FRIDAY, March 18 (HealthDay News) -- Trace amounts of radiation
apparently from the crippled nuclear power plant in Japan have
started to reach California, but they pose no health risks,
according to news reports.
A diplomat with access to radiation tracking by the United
Nations' Comprehensive Test Ban Treaty Organization told the
Associated Press that initial readings are "about a billion
times beneath levels that would be health threatening." The
diplomat spoke on the condition of anonymity because the
organization doesn't make its findings public, the news service
Federal officials and radiation experts in the United States
insist there's no threat to public health from the radiation plume,
but they are still closely monitoring the situation with detection
monitors along the West Coast, the
The chances of any radioactive plume reaching the United States
are "close to zero," Jacqueline Williams, program director for
radiation medicine at the University of Rochester Medical Center's
Center for Biophysical Assessment and Risk Management Following
HealthDay earlier this week.
"Obviously, what's happening [in Japan] is changing from moment to moment," Williams added, "but there seems to be very little in the way to fear."
Levels of radioactivity that have already been released in Japan
"are very much dissipated, so by the time it gets to California or
the U.S., it would be extremely low levels," agreed Barry
Rosenstein, a professor of radiation oncology at Mt. Sinai School
of Medicine in New York City.
The reason for that, simply, is that "Japan is a long way away,"
said Williams, who's also vice president of the Radiation Research
While considerable amounts of radiation have escaped from the
four damaged reactors in Japan -- and with experts predicting much
more, perhaps soon -- any of that radiation would have to travel by
air to North America, more than 5,000 miles away.
During that journey, said Williams, any radioactivity in the air
would be dispersed and therefore greatly weakened.
"Just the sheer dilution factor, whether by water [nuclear plant workers in Japan have been flooding the damaged reactors with seawater in an effort to cool them] or air, it's not going to affect anyone here," she said.
And that would probably hold true "even if they [the Japanese]
had the most catastrophic event, like a Chernobyl [in 1986 in the
Ukraine] and you had a large amount of radioactivity being
released," Williams added.
Also, heavier radiation particles would fall out of a
radioactive plume, so "by the time anything reached us it would be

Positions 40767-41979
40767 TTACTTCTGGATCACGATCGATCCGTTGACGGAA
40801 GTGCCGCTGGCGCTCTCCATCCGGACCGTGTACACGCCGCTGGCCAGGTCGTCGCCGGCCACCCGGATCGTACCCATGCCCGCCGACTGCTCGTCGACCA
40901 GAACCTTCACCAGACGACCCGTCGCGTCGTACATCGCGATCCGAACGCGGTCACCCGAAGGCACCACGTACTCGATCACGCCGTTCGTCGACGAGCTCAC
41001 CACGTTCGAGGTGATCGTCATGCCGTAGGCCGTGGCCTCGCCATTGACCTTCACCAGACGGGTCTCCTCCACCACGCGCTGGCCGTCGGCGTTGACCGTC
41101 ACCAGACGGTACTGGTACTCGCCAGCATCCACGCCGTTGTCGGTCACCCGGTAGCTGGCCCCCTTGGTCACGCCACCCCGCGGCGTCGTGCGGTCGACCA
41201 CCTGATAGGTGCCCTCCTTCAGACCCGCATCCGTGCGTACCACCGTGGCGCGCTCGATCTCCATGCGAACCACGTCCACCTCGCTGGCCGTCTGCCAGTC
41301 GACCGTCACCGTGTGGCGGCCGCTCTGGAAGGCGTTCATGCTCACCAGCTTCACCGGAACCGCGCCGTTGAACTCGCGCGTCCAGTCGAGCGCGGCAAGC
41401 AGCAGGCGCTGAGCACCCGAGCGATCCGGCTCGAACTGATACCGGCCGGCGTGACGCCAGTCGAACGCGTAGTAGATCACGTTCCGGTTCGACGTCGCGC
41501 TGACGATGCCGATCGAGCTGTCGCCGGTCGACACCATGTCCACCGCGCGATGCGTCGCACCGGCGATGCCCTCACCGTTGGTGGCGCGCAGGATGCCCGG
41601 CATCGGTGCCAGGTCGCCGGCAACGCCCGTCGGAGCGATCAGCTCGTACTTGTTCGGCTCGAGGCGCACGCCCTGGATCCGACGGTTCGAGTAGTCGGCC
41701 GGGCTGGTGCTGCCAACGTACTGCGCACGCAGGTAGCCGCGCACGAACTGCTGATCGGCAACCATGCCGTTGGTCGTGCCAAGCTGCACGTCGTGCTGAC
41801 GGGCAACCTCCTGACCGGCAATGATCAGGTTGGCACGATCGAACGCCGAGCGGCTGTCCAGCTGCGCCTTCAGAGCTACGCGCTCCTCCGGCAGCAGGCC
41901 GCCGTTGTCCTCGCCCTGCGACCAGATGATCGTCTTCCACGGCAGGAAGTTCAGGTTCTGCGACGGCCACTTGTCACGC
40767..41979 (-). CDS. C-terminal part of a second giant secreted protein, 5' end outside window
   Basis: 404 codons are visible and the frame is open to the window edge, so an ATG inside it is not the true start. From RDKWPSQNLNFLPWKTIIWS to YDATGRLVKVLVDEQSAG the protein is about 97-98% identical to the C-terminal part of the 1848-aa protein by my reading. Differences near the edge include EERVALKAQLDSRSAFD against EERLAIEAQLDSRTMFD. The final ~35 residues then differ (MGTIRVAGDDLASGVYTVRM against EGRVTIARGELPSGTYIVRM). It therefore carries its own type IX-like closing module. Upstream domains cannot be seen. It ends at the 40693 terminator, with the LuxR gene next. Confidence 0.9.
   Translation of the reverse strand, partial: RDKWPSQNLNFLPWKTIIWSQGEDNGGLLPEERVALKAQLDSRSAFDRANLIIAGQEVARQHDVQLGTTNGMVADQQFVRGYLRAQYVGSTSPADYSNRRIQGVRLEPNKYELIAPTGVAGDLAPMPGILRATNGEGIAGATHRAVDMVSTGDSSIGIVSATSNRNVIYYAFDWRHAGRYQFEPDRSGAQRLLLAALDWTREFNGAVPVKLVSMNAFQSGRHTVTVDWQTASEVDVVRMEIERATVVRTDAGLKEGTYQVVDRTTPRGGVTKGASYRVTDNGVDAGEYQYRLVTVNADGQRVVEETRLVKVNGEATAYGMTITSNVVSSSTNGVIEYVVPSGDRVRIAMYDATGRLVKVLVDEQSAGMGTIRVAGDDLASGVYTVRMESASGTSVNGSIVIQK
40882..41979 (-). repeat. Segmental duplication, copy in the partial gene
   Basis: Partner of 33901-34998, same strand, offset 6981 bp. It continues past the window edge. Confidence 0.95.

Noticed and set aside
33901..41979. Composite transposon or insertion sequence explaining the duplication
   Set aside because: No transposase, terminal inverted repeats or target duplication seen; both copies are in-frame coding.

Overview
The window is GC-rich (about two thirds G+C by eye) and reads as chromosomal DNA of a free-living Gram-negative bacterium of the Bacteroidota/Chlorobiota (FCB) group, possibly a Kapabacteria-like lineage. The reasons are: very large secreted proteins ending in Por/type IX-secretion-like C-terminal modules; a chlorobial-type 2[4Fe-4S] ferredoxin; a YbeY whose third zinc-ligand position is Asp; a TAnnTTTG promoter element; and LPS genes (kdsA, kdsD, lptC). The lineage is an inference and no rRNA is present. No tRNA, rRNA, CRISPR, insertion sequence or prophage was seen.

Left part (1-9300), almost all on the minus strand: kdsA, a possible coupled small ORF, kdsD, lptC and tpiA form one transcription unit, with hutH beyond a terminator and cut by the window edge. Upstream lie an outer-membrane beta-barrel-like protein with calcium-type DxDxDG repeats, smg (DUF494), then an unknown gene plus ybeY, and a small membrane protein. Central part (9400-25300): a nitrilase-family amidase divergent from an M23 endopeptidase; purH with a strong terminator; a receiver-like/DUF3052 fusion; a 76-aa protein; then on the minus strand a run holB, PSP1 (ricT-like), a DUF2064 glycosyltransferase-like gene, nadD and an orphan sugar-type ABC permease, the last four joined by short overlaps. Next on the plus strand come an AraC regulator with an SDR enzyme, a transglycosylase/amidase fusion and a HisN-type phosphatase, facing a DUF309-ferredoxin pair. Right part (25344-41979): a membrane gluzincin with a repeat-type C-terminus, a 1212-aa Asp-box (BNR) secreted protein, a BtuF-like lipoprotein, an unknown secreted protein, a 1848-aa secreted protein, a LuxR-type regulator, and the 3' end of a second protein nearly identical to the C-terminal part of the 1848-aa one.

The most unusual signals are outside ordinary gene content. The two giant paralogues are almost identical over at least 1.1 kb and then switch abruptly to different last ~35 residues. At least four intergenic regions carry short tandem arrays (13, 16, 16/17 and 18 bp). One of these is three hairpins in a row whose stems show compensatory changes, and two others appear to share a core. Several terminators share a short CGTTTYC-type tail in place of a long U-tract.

no more than we experience normally," she said. "Everyone is being
irradiated all the time."
This so-called "background" radiation isn't harmful and comes
from sources in the Earth, solar rays in the atmosphere, and even
But it's not inconceivable that the health risk in the United
States might have to be reassessed if the Japan disaster reached
catastrophic proportions, Rosenstein said.
"In harkening back to Chernobyl, where there was a tremendous release of radioactive isotopes, it did affect a good portion of Europe, certainly well beyond the Chernobyl area," he said.
Still, he pointed out, Europe and the Ukraine are much closer to
each other than are Japan and the United States, even when talking
about Hawaii or Alaska.
At this point, however, there is "no concern" about harmful
effects from radioactivity this side of the Pacific, Rothstein
The Nuclear Regulatory Commission concurs. All the available
information indicates that "weather conditions have taken the small
releases from the Fukushima reactors out to sea away from the
population. Given the thousands of miles between the two countries,
Hawaii, Alaska, the U.S. Territories and the U.S. West Coast are
not expected to experience any harmful levels of radioactivity,"
the agency said on its Web site.
Still, not everyone is so sanguine.
Dr. Ira Helfand, a Massachusetts-based nuclear safety expert and
past-president of Physicians for Social Responsibility, told
CBS News earlier this week that if fuel at one of the four
crippled reactors in Japan were to melt down and break through the
containment vessel, it could cause a massive explosion as
superheated fuel mixed with the water coolant.
"The fuel rods contain enormous amounts of radioactive material -- each reactor can release more radiation than 1,000 Hiroshima-sized bombs," Helfand told the network.
He said it's not clear just how far radiation from such an
accident would spread -- and what the potential health threats
"At Chernobyl, it spread over large areas of Europe, and significant areas up to 100 miles downwind needed to be abandoned," he said. "But the conditions were somewhat different, and we aren't sure how far the radiation will be distributed this time."
For more on the risks of nuclear radiation, visit the
University of Pittsburgh.